Tender is the Night

Well, I finally finished reading F. Scott Fitzgerald’s Tender is the Night.  The edition I have is a Penguin Modern Classics and it begins with an introduction and notes by Richard Godden, a professor of American Literature at the University of Keele.  Now, Professor Godden may be quite brilliant and just over my head but if you buy this edition or borrow it from the library I recommend you just skip the introduction.  I stopped reading it before half way through.  First, without having read the story, I didn’t know what he was talking about.  Second, he offers at least two contradictory readings of what the story might be about, admits it, doesn’t seem to clarify his ideas and he seems to be obsessed with the idea of paternal incest (which does exist in one instance) being persistent through several characters and in hidden anagrams and even draws the occult into it as being a major influence or theme.  That’s about where he lost me.  This is one of those cases where I think it’s best to just read the story, think about it for yourself, and lose yourself in the wonderful, evocative language of F. Scott Fitzgerald.  I’m going to reserve any in-depth observations until I have read Zelda’s work, Save Me the Waltz.  I’m visiting with my dad and left her work at home so I’m reading a Maeve Binchy novel called A Week in Winter in the meantime which I will be reviewing shortly.  (I love her stories, so will do an overview of both the author and her writing.  If you haven’t read anything by her, you should try to get one; there are many to choose from and all of them are interesting in different ways.) If you are a Maeve Binchy fan, tell us which is your favourite book and why?  Love to hear from you.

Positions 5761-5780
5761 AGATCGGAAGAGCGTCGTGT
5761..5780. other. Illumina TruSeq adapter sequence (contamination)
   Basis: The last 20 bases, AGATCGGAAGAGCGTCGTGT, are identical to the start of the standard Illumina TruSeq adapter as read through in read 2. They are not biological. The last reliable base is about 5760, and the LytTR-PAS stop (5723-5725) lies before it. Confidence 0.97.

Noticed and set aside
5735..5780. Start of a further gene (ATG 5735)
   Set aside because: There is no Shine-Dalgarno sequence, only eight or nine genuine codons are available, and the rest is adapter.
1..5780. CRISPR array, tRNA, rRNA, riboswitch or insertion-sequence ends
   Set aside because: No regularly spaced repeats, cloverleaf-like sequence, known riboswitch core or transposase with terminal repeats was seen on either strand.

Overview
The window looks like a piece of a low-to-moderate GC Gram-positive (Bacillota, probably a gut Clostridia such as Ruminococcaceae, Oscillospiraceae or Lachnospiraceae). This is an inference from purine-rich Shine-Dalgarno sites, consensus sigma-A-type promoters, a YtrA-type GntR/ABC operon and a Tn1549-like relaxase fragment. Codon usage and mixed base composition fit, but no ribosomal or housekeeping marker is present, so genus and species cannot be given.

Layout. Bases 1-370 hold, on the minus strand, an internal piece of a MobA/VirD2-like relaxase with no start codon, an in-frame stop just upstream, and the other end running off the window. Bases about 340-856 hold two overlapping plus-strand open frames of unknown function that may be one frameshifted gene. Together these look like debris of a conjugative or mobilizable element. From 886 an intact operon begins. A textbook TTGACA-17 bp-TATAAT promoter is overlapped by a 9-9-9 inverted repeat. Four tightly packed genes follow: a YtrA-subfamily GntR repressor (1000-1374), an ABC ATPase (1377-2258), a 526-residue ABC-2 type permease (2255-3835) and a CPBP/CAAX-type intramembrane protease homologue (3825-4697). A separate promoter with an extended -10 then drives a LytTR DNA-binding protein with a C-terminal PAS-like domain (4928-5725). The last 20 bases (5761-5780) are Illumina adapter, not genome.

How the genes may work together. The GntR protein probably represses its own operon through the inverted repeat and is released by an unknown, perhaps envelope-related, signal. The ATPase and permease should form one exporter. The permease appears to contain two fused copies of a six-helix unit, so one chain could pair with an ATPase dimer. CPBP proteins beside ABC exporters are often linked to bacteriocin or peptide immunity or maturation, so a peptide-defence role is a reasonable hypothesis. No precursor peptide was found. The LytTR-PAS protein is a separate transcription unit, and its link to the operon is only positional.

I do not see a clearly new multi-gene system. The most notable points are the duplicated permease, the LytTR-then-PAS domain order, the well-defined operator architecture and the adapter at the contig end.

About mysm2000

Having taught elementary school for more than 25 years and been involved in many amazing technology and curriculum projects, I find I've developed a myriad of interests based on literature I've read and music I've heard. I've followed The Wright Three to Chicago, Ansel Adams to Colorado, The Kon Tiki Expedition to Easter Island, Simon & Garfunkel lyrics to New York City, Frank Lloyd Wright to Fallingwater, Pennsylvania, and have only just begun.
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